TRIAL RAISES ISSUES OF HUMANITARIAN AID TO BORDER CROSSERS

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By Miriam Raftery



December 14, 2009 (San Diego) – In Tucson, Arizona on December 4, a federal judge ordered a theology student to reconsider his refusal to accept community service as a sentence for leaving water jugs for migrants crossing the border in an area where hundreds of border crossers have died in the past year alone. Walt Staton was convicted of littering by the U.S. Fish & Wildlife Service. He plans to appeal his conviction.

 

But the judge warned, if Staton refuses to accept his sentence(which included community service, a year of supervised probation and a one year ban on entering the federal wildlife refuge where he left water jugs), he could be fined $100,000 and spend up to a year in prison, the Arizona Daily Wildcat reported.

 

The decision has sparked international outrage from some and praise from others. It has also has drawn attention to the United States’ failure to reduce border deaths resulting from the border wall and heightened border enforcement in urban areas—tactics which have led migrants to attempt crossing the border in more treacherous mountain and desert locations including San Diego County. Last week, San Diego’s Coroner last week identified remains of two Mexican migrant men who died near Dulzura, the latest of hundreds of border crossers who perished in East County in recent years.

 

“This is an invitation to the courts. Stand for human rights,” said Staton, a California graduate student in theology, as dozens of protesters supporting his stance on humanitarian aid stood outside the court. But U.S. Magistrate Judge Jennifer C. Guerin informed Staton, “You are disregarding the jury’s findings and the court’s order,” the Santa Cruz Valley Sun reported.

 

Mexico’s human rights agency alleges that some 350 to 500 people a year die crossing the border – up dramatically since the U.S. implemented Operation Gatekeeper, although apprehensions of people crossing the border illegally have declined. U.S. policies of pushing migrants into unsafe areas lead directly to “at least one death every day of a migrant crossing the border,” concluded an October 21 report by the American Civil Liberties Union titled Humanitarian Crisis: Migrant Deaths at the U.S.-Mexico Border.

The Mexican agency, known by its Spanish acronym CNDH, recommends that the U.S. and Mexico make reducing border deaths a priority, including setting up a joint 911-type missing persons system, shifting border patrol resources to search and rescue, and allowing humanitarian aid groups to do relief work in border area, according to a Washington Post article on September 30, 2009 titled “Border Deaths Are Increasing.”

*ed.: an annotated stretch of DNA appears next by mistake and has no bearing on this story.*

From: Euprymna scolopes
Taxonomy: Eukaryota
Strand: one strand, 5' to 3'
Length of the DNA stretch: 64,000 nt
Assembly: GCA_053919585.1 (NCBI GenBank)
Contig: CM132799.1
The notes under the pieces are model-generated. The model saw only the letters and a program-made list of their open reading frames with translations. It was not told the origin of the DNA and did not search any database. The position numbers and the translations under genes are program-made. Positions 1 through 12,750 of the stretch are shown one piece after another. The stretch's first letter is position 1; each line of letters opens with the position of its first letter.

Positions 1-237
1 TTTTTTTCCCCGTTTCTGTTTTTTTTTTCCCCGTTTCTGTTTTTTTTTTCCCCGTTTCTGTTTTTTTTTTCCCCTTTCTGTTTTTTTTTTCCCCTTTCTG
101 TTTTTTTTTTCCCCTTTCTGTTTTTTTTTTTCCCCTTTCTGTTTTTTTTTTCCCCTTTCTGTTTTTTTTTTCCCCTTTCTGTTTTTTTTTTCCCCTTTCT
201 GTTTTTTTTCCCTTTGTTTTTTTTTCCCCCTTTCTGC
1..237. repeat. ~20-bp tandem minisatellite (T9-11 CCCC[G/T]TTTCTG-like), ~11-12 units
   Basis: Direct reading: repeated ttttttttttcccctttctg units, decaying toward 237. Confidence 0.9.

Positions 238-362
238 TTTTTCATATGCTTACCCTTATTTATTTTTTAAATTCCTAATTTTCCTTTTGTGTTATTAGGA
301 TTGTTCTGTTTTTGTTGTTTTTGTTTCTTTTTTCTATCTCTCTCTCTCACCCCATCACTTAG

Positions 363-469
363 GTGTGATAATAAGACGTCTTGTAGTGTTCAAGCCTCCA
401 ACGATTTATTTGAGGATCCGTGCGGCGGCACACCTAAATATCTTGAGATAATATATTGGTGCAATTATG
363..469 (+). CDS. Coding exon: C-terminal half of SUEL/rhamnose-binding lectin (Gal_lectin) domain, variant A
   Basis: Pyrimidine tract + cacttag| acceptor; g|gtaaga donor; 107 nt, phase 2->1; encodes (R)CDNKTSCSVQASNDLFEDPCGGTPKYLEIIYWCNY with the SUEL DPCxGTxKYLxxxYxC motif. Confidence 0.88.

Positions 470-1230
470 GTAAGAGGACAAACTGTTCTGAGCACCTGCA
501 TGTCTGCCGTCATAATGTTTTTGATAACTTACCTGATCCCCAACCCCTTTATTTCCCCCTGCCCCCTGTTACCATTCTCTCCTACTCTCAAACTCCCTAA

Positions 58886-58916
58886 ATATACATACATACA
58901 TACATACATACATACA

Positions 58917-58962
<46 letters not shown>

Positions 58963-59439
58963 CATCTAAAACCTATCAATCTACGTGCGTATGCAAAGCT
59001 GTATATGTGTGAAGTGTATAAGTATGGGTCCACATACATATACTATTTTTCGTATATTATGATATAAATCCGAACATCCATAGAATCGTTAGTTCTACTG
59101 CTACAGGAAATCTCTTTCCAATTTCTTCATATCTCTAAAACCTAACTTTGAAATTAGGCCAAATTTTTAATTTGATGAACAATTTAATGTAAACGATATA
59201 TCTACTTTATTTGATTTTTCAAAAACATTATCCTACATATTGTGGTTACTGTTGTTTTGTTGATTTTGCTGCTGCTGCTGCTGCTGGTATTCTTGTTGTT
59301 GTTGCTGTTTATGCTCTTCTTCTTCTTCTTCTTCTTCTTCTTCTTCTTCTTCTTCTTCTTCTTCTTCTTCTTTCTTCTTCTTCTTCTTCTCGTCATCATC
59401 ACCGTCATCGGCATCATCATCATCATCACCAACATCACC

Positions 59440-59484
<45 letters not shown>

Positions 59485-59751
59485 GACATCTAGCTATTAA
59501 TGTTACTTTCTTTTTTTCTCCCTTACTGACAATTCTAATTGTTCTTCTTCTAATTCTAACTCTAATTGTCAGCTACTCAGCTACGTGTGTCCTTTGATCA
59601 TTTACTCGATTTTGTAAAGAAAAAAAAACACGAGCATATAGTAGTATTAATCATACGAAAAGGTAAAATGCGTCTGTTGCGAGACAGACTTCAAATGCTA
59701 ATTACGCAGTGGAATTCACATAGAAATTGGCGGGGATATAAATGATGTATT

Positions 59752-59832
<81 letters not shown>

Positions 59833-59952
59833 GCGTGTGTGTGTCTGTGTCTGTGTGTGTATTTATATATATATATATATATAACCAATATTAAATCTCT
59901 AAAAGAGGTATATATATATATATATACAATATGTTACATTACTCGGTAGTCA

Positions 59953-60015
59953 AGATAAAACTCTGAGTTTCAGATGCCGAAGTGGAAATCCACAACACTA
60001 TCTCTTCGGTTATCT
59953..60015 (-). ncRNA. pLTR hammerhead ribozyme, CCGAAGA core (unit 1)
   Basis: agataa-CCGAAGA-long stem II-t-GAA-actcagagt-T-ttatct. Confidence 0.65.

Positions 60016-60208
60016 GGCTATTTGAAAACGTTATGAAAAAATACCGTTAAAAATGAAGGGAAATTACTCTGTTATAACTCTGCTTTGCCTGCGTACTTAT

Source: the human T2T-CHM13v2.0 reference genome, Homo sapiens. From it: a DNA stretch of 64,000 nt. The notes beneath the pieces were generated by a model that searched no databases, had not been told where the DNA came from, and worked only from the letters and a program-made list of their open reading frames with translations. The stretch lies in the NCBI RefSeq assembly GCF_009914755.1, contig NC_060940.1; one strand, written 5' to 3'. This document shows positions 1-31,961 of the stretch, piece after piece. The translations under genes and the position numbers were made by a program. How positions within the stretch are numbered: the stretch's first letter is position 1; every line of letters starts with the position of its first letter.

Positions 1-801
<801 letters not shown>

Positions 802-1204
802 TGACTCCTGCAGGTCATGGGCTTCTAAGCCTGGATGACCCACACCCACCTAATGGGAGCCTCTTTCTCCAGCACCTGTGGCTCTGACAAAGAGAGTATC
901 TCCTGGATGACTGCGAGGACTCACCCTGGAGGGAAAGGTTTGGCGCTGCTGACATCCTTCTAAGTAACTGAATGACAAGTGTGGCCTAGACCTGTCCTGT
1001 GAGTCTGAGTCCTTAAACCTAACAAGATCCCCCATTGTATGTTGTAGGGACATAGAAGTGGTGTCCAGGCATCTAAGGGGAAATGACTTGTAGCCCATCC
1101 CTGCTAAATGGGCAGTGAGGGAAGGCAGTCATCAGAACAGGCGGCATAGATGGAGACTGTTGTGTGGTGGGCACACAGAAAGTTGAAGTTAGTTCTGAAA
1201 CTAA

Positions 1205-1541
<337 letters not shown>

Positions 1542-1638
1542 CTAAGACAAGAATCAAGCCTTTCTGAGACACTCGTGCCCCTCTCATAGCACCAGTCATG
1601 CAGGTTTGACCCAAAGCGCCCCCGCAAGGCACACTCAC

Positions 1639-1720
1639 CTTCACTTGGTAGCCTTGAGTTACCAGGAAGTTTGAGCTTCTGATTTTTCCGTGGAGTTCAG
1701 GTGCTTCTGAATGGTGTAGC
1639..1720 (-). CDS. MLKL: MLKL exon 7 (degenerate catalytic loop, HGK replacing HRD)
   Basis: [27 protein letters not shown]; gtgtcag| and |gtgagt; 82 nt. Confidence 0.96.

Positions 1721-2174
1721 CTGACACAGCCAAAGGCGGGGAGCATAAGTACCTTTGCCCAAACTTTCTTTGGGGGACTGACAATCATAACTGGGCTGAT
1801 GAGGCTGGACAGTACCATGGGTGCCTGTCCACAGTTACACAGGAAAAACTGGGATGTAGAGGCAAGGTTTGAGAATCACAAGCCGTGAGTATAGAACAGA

Staton is a member of No More Deaths, a group that supports humanitarian aid along the border.

Border Angels, a similar organization based in San Diego, also provides humanitarian aid for migrants, including leaving water jugs in harsh desert terrain. Founder Enrique Morones reacted with shock and outrage to news that Staton may face prison time.

 

“It is outrageous,” Morones told East County Magazine. “Why don’t they sentence Joe Arpaio (a controversial Sheriff in Arizona) for his racist human rights violations. Why don’t they sentence the vigilante racist Minutemen that have killed nine-year-old girls like Brisienda Flores?” he added, referencing a case of two Arizona Minutemen leaders charged with the killing. “ Why don’t they sentence Duncan Hunter for Operation Gatekeeper, that has murdered 10,000 people?”

 

Hunter, who represents the 52nd Congressional District that includes most of East County, was a vocal proponent of the border wall and tightened border security policies. (The Department of Homeland Security reports 4,111 border deaths since 1998, but those do not count deaths reported first to other agencies, so the real death toll is likely substantially higher. )

 

Others believe Staton deserves punishment for aiding illegal immigrants. “I, along with a few other volunteers, spend 300 hours per month removing litter/sign from public lands,” said Dan Russell, who has spent time along borders in East County as well as Arizona. “During the past 40 months, we have removed over 42,000 poudns of litter/sign from public lands…Much of this litter/sign is being discarded by illegal aliens crossing into our Country,” he added. Russell said he does nor support filling jails with those providing water for migrants, but does support community service for Staton.

 

Some take a harsher view. “Illegals know there is a good chance there will be water left by stupid Americans and so they commit [sic] suicide, on a hope and a prayer,” wrote Cheryl Burns in an e-mail sent to East County Magazine via a local Minutemen discussion group. “Illegals are coming and forcing their culture on Americans,” she said, also faulting migrants for committing crimes ranging from littering to assault.

 

A probation violation hearing for Staton has been scheduled for December 21.